Security in the cloud is a hot topic. But when we interviewed Peter Bell, General Partner at Highland Capital Partners, he went out of his way to emphasize the need for security on the PC. He was "sticking to the script," as Highland has a number of investments in this area, which we'll review. Nevertheless, his basic point is valid. There is little point for the data centers that serve your SaaS applications to have excellent security if your PC leaks like a sieve. To all Mac-heads, good choice, but most people still use PCs!
Not just Anti-Virus
Security on the PC has tended to mean anti-virus, whose market is very mature and dominated by a few big vendors. It is an arms race against hackers, which means that one smart hacker and one mistake by vendors is all it takes to create a big mess. Studies also show that a far bigger problem than malicious viruses are the "brown-outs" caused when legitimate programs chew up too much resource and gradually take the PC from agonizingly slow to kaput.
Three Vendors, Three Approaches
Three companies in Highland Capital's portfolio are taking new approaches to the old problem of security on the PC:
Approach: Application whitelisting. This is like a whitelist for email. Only emails from known contacts get through, and only pre-approved software gets access to your PC. PCs are "locked down"; only IT-approved software can be downloaded.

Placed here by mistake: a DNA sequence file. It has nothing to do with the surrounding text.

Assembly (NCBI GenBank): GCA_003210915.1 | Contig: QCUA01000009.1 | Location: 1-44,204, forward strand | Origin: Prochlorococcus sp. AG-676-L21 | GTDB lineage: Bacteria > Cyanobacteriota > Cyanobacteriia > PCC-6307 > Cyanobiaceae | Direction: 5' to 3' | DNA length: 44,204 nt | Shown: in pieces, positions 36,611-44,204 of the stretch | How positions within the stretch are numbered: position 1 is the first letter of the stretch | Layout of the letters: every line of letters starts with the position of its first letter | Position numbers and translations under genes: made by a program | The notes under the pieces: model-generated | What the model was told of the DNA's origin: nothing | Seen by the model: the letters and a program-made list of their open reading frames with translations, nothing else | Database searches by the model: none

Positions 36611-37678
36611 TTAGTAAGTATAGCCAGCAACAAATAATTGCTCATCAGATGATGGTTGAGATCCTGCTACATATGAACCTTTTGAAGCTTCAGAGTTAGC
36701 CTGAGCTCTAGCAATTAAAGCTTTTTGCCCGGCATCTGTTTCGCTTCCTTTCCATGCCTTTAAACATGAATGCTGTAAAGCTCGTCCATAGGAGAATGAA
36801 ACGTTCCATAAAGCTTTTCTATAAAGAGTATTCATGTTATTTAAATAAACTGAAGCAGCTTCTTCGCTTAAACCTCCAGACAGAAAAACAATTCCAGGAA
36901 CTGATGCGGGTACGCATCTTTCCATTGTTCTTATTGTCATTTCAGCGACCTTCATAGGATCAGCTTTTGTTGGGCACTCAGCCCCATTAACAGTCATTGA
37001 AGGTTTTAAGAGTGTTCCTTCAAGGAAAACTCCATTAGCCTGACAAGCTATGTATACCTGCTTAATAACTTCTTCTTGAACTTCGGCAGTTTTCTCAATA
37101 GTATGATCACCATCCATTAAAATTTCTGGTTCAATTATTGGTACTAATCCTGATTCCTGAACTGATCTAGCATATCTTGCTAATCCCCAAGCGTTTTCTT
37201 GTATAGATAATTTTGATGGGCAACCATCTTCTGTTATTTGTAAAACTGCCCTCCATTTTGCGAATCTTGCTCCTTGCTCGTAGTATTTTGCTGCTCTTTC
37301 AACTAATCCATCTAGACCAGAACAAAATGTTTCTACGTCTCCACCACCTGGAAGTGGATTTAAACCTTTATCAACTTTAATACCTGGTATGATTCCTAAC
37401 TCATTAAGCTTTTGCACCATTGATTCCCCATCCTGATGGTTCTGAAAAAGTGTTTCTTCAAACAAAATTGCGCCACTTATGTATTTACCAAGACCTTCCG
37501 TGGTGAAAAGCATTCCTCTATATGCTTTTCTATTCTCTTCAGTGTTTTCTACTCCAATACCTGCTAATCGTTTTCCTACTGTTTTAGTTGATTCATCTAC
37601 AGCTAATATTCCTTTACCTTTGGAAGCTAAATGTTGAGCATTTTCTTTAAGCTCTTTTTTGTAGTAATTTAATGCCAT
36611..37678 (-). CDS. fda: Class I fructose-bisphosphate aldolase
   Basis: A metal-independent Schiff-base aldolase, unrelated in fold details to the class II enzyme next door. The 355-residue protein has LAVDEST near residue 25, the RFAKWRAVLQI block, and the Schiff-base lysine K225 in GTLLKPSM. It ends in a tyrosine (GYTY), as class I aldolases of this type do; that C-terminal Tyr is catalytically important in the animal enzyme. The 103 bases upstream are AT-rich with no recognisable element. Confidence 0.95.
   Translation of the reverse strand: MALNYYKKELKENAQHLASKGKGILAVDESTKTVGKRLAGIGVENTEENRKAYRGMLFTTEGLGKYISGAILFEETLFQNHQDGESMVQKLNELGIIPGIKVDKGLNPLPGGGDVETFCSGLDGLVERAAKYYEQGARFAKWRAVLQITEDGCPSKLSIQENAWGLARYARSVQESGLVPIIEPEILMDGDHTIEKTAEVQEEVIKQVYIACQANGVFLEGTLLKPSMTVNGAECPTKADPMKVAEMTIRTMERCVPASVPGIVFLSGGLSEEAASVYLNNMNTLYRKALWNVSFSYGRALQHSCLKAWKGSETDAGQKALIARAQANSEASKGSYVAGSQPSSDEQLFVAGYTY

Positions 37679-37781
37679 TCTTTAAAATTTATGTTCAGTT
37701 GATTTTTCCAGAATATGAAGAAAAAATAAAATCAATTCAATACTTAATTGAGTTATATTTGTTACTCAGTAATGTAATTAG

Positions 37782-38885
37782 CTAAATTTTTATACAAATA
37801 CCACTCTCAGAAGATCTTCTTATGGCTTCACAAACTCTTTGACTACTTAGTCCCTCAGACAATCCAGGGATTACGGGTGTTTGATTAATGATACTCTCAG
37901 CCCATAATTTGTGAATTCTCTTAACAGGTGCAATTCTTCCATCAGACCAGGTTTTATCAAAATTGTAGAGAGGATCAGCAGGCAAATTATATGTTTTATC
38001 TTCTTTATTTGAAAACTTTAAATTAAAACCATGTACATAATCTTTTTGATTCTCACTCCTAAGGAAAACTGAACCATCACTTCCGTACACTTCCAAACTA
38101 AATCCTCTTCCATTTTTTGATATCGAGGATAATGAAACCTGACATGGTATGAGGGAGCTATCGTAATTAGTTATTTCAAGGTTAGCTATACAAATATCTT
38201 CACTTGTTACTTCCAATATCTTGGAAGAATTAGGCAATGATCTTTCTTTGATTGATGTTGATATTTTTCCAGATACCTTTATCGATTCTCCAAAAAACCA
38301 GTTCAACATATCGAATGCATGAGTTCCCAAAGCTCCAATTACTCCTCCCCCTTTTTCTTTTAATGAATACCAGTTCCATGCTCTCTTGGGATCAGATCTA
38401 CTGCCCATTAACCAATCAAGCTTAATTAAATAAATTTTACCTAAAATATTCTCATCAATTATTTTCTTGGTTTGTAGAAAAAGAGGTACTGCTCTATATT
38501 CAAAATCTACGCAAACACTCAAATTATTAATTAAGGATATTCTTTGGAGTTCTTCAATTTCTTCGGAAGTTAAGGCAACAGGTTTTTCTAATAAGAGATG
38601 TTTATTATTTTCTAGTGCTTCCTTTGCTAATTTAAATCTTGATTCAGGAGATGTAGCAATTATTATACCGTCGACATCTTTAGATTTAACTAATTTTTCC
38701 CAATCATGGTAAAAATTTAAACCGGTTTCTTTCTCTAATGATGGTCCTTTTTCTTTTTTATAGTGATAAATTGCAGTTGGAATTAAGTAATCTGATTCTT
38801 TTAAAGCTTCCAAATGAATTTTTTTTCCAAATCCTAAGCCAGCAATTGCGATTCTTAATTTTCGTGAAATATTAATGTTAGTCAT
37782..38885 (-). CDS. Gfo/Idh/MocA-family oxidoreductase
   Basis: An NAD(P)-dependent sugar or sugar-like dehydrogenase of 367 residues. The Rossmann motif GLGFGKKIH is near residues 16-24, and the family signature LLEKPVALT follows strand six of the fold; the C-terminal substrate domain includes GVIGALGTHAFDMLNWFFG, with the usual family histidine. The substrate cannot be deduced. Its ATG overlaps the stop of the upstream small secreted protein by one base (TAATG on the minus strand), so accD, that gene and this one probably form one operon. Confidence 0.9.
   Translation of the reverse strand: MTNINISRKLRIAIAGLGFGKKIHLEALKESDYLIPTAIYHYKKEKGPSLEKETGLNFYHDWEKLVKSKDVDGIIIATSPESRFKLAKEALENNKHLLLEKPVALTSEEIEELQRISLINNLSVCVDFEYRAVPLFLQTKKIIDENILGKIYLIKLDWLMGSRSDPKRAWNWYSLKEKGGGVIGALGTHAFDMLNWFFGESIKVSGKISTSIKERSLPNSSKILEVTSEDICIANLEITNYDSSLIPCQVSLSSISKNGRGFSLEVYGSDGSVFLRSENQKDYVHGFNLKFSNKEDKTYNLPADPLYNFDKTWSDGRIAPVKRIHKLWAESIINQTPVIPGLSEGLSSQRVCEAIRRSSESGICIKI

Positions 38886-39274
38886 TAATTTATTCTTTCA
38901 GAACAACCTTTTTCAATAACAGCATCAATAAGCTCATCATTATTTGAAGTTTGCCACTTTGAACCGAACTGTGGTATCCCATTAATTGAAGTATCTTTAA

Potential bumps in the road:
a) This approach is geared to large enterprises with a centralized IT department that can manage the approval and lock-down process. Peter suggested that hosting vendors could provide this service to smaller companies, but the feasibility of this is as yet unproven.
b) There is a productivity vs. risk trade-off. If an executive who makes a lot of money for a company wants to download something that makes them more productive, why stop them because of the risk to their PC, a problem that could be fixed relatively easily anyway. The reality is that people work around these policies one way or another.
Approach: Virtualization that allows thousands of PCs to be managed remotely. According to Virtual Computer, "NxTop isolates the PC's critical components -- hardware, operating system, applications, and user data -- allowing each to be managed independently in a highly scalable fashion without a persistent network connection."
The technology is sometimes referred to as "client hypervisor technology." Virtual Computer is aligned with the XenSource software acquired by Citrix for $500 million in August 2007, putting it in competition with the leader in virtualization, VMWare.
Virtual Computer is a more recent venture, founded in 2007 and launched in September 2008. It recently closed a Series B round for $15 million (Highland provided the Series A funding and participated in the Series B round as a strategic investor alongside Citrix). This will be an interesting one to watch.
Approach: Desktop-as-a-Service (DaaS). Desktone is a great name, but introducing yet another (X)aaS moniker is getting a bit tired. The idea is to move the desktop itself to the cloud, so that the data remains in the enterprise and not on the PC. This article explains the technology quite well. The technology is based on the premise that, while cloud-hosted SaaS applications have tremendous momentum, desktop apps will be around for a long time. Using the PC for local processing is good, but centralizing data management is better.
Desktone secured $17 million in Series A funding in June 2007, co-led by Highland and Softbank.
(Photo by Mess of Pottage.)